Spritzes have without doubt become the drink of summer, and for those eternal optimists, spring as well. But why? The authors of newly-launched Spritz have perfectly hit the nail on the head as to why we all love it. “It’s this I-woke-up-like-this mix of beauty and ease that perhaps best describe the drink,” Talia Baiocchi and Leslie Pariseau write. And it’s true, the spritz has an air of ease about it that makes it a perfect summer tipple. It may be refreshing but it’s also uncomplicated, a style which pairs perfectly with sunshine and sandy feet.
The reason why this book should be a homebar staple though is that there’s no where more enjoyable to drink a spritz than on your balcony in the summer, better still in the gardens and parks that surround London. It’s a style made for outdoor drinking, and that means you’ll need to have a few recipes up your sleeve.
Having toured Italy to understand the art of apertivo hour and the different styles of drinks across Turin, Milan, Brescia, Padua, Trento, Venice and Trieste, the first part of the book is dedicated to that most enviable and rather epic bar crawl. Baiocchi and Pariseau perfectly capture the crowds that swell in bars and main squares after work, the mouthwatering snacks accompanying the drinkd, and of course the beauty of the liquid itself.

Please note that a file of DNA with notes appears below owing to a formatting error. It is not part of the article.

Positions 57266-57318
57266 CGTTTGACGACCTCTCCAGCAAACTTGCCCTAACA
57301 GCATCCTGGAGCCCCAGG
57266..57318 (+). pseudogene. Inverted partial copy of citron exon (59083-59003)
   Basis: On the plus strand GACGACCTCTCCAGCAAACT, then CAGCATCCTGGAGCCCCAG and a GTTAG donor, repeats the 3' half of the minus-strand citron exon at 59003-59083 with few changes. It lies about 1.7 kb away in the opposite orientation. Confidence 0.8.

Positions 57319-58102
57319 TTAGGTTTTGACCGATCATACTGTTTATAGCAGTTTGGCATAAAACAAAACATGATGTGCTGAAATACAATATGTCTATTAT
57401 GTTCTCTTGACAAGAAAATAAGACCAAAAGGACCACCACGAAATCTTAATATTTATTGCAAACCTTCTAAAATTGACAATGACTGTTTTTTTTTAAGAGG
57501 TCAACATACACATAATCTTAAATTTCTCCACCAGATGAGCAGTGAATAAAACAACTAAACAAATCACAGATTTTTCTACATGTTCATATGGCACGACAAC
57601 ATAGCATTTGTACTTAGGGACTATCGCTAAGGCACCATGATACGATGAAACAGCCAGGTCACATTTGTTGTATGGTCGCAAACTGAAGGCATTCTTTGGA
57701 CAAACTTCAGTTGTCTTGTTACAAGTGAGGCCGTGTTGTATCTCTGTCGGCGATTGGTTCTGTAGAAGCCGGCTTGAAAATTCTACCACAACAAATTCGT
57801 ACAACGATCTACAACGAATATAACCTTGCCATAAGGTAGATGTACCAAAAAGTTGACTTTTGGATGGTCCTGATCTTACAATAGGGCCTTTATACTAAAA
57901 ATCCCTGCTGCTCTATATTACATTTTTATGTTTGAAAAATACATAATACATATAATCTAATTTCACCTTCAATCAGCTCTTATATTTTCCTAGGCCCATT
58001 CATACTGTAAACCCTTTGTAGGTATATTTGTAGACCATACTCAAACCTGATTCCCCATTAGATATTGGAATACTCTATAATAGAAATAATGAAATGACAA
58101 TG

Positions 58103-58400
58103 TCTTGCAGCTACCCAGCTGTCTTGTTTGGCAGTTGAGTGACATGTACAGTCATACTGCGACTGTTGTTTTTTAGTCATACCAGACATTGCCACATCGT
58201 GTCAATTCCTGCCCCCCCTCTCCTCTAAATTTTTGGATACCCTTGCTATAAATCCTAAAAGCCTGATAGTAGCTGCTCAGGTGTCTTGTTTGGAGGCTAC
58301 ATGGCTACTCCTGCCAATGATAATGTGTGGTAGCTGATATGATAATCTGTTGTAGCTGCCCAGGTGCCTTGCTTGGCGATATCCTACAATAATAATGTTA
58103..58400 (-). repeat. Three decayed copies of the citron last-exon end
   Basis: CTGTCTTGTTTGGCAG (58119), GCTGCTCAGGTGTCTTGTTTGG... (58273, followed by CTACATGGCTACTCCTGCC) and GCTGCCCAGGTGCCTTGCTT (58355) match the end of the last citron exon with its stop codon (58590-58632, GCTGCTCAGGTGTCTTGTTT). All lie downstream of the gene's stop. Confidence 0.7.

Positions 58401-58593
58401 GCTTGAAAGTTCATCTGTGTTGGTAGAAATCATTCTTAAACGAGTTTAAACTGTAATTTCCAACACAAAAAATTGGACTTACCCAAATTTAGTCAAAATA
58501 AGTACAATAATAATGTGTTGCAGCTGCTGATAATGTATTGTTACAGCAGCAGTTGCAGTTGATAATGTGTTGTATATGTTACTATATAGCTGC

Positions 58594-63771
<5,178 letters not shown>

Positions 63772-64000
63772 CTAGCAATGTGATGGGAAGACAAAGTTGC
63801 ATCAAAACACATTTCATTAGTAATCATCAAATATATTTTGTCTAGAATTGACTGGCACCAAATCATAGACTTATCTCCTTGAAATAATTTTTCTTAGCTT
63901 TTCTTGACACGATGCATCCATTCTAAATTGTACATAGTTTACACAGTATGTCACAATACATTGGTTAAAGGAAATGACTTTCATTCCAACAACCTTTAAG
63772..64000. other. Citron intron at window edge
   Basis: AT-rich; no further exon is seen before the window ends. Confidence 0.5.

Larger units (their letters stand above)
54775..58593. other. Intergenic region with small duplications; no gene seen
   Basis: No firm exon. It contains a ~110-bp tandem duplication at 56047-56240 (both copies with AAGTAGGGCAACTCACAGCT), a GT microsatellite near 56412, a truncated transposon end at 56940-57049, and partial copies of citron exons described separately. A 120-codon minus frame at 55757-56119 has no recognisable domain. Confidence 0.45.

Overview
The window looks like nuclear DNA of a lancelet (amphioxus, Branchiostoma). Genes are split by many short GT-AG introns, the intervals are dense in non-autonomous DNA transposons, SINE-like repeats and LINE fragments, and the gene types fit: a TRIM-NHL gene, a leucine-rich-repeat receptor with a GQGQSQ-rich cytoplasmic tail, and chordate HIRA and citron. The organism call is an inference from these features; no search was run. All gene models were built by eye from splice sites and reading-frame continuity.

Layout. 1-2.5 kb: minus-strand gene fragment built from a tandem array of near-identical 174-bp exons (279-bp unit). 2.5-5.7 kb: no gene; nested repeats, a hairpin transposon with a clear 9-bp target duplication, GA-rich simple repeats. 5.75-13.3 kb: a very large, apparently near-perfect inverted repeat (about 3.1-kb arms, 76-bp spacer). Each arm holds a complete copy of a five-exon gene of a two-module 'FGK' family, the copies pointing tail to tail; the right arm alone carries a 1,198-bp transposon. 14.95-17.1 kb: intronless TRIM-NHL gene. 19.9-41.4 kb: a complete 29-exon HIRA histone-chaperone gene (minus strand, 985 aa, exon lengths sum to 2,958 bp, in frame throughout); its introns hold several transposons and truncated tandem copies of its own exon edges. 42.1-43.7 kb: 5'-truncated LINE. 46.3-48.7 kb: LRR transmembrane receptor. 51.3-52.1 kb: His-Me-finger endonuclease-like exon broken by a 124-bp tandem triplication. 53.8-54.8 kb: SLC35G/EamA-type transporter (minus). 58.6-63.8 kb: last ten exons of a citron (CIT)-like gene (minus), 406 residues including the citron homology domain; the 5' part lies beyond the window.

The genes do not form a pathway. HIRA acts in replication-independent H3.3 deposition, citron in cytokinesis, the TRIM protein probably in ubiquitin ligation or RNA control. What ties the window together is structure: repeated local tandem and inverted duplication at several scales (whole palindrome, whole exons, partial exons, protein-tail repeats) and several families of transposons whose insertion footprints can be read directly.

Beyond that it’s boundless recipes from classic, well-loved drinks such as the oft-ordered Negroni Sbagliato to modern-day cocktails which still embody the apertivo style and further yet to the spritz’s cousins which call in “a wider variety of ingredients and techniques yet still embody that same bubbly, btter, easy-going spirit.”
It’s within the cocktail recipes that the authors’ talent for liquid description makes each one sound better and more impossibly tasty than the last. None of these drinks seem hard to assemble either.
In keeping with the true theme of apertivo hour the book also contains a few simple food recipes, for as they say “without food there would be no apertivo hour in the modern sense. There would be no name for the crescent of space that has been carved out between the end of the workday and the dinner hour. There would be no cresent of space. And there would be no spritz.”
Better get cooking then…